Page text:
We walked around the side of the church to snap one last photo before finding our way back to the subway. And this is where the day (and the city) turned for me. This photo was snapped at the moment that I began to ‘get’ Paris.
All the sudden it wasn’t about ‘seeing’ the city, it was about ‘being’ in the city. I suddenly didn’t care what was next on my list, and turned around to find a cozy little side street with some interesting looking shops. We began to wander towards the shops, then got distracted by an exhibit of local artists in a square. They were selling original art pieces from watercolors to oils, portrait to still life to landscape. It was so endearing – and off the map. We began to follow streets – periodically looking at one another and asking, “left or right?” I fell in love – we had found an area of real Paris and we were the only ones speaking English. Jess and I talked about what our lives would be like when we moved to this neighborhood, and even picked out which apartment would be ours and why. We watched parents pick up their kids from school and stop in to the patisserie to grab some bread for dinner on their way home. We sat in a cafe surrounded by people speaking French and allowed ourselves to just ‘be.’ I knew that this was why I was in Paris. In fact, during part of our walk I looked at Jess and said, “I’ve been here before.” Consciously I knew that I hadn’t, but I had dreamt of the location several months earlier.
That night we experienced the second best meal of my life – warm goat cheese over a bed of lettuce with raspberry vinaigrette, ravioli with a cream sauce, and three desserts shared (berry crumble, chocolate explosion, and creme brule). I had died and gone to heaven. John took us on a driving tour of Paris on our way home. He indulged us in driving around the Arc de Triomphe and down the Champs-Élysées as we returned to the apartment for rest.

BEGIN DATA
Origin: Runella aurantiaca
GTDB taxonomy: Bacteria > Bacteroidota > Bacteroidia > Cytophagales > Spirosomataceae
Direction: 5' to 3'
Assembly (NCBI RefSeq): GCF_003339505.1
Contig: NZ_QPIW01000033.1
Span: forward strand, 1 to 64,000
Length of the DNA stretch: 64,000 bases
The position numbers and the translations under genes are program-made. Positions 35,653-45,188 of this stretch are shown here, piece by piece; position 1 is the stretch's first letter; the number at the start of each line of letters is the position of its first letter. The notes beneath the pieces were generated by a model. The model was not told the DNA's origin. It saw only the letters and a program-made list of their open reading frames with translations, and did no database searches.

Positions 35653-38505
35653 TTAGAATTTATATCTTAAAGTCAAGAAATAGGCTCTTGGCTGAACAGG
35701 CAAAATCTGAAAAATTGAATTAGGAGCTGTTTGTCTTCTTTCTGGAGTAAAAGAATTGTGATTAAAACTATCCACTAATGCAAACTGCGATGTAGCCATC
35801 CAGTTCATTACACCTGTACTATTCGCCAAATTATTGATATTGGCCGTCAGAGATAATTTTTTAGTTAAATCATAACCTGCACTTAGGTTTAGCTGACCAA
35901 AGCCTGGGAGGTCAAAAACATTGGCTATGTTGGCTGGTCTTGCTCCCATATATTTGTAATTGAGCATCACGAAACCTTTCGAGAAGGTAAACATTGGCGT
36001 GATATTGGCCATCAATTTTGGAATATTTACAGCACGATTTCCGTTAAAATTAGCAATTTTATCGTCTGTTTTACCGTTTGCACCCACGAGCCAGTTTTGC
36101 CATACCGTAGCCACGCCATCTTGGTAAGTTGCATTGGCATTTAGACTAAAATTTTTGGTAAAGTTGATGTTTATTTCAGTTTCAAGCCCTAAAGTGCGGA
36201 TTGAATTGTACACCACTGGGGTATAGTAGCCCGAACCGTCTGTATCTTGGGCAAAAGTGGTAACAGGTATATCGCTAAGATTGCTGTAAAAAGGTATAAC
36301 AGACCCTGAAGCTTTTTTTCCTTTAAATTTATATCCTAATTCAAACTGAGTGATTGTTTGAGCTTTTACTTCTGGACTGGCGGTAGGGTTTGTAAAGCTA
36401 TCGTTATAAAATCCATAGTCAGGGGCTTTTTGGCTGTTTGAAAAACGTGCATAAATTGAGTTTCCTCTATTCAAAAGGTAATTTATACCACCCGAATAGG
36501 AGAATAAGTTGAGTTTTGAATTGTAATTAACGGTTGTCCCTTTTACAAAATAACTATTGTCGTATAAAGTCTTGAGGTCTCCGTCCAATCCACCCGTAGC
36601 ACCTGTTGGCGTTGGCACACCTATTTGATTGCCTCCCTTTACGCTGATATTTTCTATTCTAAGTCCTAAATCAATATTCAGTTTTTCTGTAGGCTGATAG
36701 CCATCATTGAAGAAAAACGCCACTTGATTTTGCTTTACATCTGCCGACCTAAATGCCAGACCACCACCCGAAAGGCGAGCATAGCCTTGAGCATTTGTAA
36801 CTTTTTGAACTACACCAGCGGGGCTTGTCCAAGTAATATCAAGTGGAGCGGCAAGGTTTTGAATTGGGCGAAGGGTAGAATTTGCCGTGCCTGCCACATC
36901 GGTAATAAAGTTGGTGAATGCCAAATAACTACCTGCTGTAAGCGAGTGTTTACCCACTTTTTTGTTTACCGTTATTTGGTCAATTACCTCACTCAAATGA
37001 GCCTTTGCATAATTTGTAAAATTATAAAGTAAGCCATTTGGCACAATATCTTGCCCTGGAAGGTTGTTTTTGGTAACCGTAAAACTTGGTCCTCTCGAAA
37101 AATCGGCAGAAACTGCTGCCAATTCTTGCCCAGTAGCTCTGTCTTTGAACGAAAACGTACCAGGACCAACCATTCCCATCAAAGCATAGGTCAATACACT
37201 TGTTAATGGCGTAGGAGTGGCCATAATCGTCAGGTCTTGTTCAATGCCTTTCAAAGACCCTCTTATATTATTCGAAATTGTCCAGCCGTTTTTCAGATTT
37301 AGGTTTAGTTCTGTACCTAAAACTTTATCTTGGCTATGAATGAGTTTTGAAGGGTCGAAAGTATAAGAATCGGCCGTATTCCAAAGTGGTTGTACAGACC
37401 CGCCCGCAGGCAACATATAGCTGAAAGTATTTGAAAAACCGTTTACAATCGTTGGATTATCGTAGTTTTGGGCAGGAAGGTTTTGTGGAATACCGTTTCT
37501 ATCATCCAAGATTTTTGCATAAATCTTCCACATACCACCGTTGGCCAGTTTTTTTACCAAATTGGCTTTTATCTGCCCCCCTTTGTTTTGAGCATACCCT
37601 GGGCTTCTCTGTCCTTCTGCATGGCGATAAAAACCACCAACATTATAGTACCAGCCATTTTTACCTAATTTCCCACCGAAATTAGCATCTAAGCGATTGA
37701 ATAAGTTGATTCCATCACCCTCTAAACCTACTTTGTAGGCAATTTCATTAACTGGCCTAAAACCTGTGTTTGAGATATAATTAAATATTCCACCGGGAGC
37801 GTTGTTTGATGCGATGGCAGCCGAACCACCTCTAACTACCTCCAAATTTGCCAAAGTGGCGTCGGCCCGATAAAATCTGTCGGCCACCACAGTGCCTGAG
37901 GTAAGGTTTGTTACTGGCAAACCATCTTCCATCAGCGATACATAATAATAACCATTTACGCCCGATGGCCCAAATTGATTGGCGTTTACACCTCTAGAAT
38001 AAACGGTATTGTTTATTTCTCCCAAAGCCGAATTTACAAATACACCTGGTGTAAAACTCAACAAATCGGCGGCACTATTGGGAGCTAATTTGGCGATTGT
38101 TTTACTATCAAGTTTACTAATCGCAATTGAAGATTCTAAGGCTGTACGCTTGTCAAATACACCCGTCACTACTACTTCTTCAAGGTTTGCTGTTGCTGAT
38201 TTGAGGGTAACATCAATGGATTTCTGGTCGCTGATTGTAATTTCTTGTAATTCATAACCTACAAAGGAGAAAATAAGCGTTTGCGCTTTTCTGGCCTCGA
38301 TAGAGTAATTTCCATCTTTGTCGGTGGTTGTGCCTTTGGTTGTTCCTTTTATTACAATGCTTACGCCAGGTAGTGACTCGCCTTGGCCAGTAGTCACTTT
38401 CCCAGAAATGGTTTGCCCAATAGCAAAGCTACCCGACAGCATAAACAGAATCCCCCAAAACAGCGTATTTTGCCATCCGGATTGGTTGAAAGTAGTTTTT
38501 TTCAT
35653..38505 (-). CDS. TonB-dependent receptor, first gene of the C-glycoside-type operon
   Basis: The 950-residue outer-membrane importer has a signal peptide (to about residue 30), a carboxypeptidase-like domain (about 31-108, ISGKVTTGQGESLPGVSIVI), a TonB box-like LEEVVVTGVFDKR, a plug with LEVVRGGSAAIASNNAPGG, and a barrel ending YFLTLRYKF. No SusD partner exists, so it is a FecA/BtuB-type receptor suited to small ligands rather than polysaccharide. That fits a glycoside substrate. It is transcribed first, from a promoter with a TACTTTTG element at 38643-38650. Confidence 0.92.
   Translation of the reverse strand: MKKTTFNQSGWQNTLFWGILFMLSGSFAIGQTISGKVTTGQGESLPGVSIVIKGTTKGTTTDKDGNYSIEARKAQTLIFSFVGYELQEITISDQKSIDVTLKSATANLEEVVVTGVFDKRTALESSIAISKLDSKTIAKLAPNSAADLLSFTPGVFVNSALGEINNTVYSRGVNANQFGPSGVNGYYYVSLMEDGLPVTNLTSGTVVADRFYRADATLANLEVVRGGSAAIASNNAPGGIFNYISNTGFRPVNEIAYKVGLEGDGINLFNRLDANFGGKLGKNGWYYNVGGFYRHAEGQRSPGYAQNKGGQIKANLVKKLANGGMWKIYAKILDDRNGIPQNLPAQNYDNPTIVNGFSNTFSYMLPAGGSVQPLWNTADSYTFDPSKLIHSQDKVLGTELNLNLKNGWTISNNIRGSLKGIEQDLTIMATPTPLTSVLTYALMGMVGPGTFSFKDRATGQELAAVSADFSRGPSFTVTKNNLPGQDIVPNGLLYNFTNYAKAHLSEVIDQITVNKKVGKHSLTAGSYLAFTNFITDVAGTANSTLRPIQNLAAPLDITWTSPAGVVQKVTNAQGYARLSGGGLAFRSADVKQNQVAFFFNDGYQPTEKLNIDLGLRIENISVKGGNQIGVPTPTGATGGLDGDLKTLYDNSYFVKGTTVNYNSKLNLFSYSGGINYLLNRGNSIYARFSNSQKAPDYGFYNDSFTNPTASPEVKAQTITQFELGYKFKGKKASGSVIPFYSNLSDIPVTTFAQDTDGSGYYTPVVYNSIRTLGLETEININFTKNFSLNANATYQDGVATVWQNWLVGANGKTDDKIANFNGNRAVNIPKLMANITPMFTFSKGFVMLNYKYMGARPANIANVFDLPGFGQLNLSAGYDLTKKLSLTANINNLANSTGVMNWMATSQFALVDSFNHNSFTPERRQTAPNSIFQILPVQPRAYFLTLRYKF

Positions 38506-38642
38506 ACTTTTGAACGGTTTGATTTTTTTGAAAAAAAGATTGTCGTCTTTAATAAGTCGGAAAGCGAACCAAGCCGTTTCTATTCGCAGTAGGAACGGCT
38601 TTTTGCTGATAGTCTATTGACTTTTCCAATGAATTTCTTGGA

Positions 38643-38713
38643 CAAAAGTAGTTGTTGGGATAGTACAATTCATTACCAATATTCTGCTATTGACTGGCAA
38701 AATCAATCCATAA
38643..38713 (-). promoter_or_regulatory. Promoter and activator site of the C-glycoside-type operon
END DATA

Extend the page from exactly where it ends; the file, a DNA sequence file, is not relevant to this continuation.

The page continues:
The next morning we decided to hit up a Parisian garage sale/flea market, then experience the Pére Lachaise cemetery where several famous people are buried. It was a cold day, and I barely made it through our full cemetery experience. Aside from the immense cold, I loved wandering the ruins. The art in this particular cemetery was incredible – ranging from marble tombs and crypts from the 1800′s to more modern interpretations of tombstones (Oscar Wilde’s was very Art Deco). I wondered what the lives of the inhabitants had looked like, and mourned for the abandoned, moss covered, and shattered tombs that clearly were not visited on a regular basis. Plus, it’s clearly where the zombie apocalypse will begin…. so it’ll be cool to someday say “I was there.”
That evening we were invited to the home of some of John’s friends for a quaint dinner party. It was a very engaging evening highlighted by amazing food and drink. The conversation bounced between several different languages – English, French, and Italian – as we paused occasionally to enjoy the view of the Eiffel Tower through the kitchen window as it sparkled once per hour. And again it hit me – THIS is Paris! These were the experiences and feelings that people had when falling in love with the city. I couldn’t help but feel spoiled and blessed. I was able to experience Paris from a real perspective – not just the standard tour of the city, but the behind the scenes, exclusive VIP tour! Seriously amazing.
…..And then we drove around the Arc de Triomphe listening to my new favorite song by Jay-Z and Kanye West about being in Paris. Best. Trip. Ever.